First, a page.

Should the U.S. ban solitary confinement?
via AP

Should the U.S. ban solitary confinement?

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Activists are pushing for the end of solitary confinement in prison, saying the punishment is cruel and causes severe and lasting to inmates' psyche. Proponents of the punishment argue the use of solitary confinement needs to be reformed, but shouldn't be banned entirely. Solitary confinement can be a useful tool to control unruly prisoners, or to remove a dangerous prisoner from the general population. What do you think?

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Supporters say the problem with solitary is that it's applied arbitrarily—it is not a fundamentally cruel punishment. Critics are quick to forget that no one is sentenced to solitary. It's just when you continue to break laws and misbehave in prison that prisoners are sent into solitary.

Which brings us back to solitary: How else do you punish someone who’s already being punished? One prisoner was quoted in the NPR program griping that his mattress in solitary was uncomfortable. Sorry, pal, but the man you murdered while already serving time doesn’t get to complain anymore about bad mattresses — or anything else. If the punishment were to fit the crime, you’d have more to worry about than a bad mattress.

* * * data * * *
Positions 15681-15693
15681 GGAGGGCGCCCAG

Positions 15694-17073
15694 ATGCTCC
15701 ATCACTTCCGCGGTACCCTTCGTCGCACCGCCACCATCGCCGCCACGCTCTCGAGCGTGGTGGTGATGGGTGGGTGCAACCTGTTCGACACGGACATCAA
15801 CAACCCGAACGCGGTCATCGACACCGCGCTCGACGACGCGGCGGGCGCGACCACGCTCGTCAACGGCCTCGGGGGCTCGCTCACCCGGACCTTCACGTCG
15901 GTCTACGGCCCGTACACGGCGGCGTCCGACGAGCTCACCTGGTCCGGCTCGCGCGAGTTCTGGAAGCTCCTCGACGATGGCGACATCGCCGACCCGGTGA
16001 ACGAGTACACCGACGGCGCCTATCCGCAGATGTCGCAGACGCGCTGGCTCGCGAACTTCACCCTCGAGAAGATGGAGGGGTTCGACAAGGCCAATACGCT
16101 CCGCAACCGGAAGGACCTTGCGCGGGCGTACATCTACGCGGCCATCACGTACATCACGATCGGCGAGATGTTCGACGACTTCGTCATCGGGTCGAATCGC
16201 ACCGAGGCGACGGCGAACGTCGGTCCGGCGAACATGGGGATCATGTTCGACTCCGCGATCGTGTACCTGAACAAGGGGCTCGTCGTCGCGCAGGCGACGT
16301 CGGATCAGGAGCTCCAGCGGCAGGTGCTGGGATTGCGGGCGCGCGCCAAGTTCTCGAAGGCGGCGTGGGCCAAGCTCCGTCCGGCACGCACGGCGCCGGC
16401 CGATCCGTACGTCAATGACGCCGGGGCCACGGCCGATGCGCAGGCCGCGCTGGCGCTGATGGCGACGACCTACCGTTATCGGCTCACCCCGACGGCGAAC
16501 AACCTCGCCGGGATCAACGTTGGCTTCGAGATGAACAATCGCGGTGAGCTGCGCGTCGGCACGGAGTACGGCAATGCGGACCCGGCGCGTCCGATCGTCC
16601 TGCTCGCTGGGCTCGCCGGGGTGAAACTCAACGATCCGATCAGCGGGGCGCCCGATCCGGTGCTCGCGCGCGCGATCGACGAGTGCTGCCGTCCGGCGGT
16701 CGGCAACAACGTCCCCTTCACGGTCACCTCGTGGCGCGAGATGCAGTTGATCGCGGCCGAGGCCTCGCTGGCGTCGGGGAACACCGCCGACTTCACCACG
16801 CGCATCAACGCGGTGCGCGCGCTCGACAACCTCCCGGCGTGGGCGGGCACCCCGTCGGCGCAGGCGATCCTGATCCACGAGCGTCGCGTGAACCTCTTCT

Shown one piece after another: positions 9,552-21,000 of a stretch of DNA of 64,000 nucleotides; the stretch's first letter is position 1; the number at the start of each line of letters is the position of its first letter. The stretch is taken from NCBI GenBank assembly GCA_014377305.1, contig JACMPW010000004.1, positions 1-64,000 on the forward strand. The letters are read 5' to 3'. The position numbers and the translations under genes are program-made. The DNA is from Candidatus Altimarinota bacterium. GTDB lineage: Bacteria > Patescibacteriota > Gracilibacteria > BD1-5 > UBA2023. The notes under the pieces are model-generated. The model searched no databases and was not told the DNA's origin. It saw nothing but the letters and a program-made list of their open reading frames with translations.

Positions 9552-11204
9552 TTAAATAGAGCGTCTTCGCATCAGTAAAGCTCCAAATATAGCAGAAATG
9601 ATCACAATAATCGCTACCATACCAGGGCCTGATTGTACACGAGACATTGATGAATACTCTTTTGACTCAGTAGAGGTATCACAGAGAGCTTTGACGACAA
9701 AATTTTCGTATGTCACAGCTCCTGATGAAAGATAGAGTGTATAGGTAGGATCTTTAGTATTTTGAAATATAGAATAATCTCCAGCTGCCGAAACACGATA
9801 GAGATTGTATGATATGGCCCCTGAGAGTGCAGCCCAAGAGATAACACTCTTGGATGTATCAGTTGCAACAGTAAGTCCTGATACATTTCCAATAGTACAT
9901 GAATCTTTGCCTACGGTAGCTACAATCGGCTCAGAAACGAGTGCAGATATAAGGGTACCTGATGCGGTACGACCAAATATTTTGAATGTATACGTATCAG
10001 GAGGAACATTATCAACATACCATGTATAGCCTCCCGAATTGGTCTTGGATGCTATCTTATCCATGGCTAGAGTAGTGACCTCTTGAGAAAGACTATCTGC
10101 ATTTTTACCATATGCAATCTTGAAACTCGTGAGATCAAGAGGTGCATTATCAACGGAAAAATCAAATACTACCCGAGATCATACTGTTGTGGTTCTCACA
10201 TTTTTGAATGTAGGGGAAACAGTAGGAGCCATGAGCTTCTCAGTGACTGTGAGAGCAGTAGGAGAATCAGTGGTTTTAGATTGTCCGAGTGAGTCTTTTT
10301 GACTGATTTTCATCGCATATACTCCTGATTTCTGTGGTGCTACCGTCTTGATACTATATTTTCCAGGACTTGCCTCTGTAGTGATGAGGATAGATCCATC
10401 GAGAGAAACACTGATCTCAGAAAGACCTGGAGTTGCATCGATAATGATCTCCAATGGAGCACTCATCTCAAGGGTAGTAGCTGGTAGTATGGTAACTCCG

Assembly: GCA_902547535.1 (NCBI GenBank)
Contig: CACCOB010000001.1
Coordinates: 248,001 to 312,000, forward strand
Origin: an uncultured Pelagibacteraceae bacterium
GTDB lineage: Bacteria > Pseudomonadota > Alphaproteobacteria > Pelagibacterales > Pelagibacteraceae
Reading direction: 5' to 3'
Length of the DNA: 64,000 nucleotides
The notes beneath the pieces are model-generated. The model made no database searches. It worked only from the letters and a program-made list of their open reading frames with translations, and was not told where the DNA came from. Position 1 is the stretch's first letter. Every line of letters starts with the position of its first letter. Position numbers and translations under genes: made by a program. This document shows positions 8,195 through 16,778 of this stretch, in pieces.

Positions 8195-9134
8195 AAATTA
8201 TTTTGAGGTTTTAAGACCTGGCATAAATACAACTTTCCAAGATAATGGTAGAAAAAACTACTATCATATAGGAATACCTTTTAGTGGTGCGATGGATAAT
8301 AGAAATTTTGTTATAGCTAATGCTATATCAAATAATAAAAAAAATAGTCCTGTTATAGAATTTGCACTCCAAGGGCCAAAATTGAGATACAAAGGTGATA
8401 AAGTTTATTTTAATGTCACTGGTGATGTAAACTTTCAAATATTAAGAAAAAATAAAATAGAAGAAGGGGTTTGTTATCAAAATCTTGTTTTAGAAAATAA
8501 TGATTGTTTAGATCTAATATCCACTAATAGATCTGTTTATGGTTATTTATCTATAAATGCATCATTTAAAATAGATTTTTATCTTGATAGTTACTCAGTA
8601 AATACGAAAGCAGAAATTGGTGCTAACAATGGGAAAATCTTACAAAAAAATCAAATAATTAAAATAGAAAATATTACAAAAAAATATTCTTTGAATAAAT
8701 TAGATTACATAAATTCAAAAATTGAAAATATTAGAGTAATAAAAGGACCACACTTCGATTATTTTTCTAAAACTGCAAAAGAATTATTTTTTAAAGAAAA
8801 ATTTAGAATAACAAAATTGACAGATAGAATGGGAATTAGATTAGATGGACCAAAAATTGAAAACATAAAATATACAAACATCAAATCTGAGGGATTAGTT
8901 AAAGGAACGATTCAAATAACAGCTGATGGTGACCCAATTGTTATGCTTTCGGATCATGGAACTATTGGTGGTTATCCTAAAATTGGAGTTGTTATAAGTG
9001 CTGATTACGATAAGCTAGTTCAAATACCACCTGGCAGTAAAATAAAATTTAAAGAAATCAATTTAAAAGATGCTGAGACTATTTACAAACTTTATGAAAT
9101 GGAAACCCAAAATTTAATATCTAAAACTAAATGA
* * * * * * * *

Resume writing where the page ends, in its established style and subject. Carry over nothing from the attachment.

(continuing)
Solitary gives jailers options to correct and stop disruptive prisoner behavior. It should be used less frequently, but it should not be banned. 

Which is where the baby and the bathwater come in. The bathwater we need to throw out is the occasionally arbitrary and arguably excessive spells in solitary to which some prisoners are condemned. When a punishment is counterproductive all around, it should stop. But the baby we need to keep is the penultimate punishment of solitary confinement. It’s all we’ve got when no other form of behavior modification has worked.

Rick Raemisch, the head of Colorado's corrections department, spent a night in solitary confinement to better understand what the experience is like. 

Eventually, I broke a promise to myself and asked an officer what time it was. 11:10 a.m. I felt as if I’d been there for days. I sat with my mind. How long would it take before Ad Seg chipped that away? I don’t know, but I’m confident that it would be a battle I would lose.

He argues solitary confinement is harmful in the long run. It's a quick fix for a deeply rooted problem. Throwing a problem prisoner into solitary fixes the immediate issue at the cost of further destabilizing the prisoner and causing them long-term harm.

If an inmate acts up, we slam a steel door on him. Ad Seg allows a prison to run more efficiently for a period of time, but by placing a difficult offender in isolation you have not solved the problem — only delayed or more likely exacerbated it, not only for the prison, but ultimately for the public. Our job in corrections is to protect the community, not to release people who are worse than they were when they came in.
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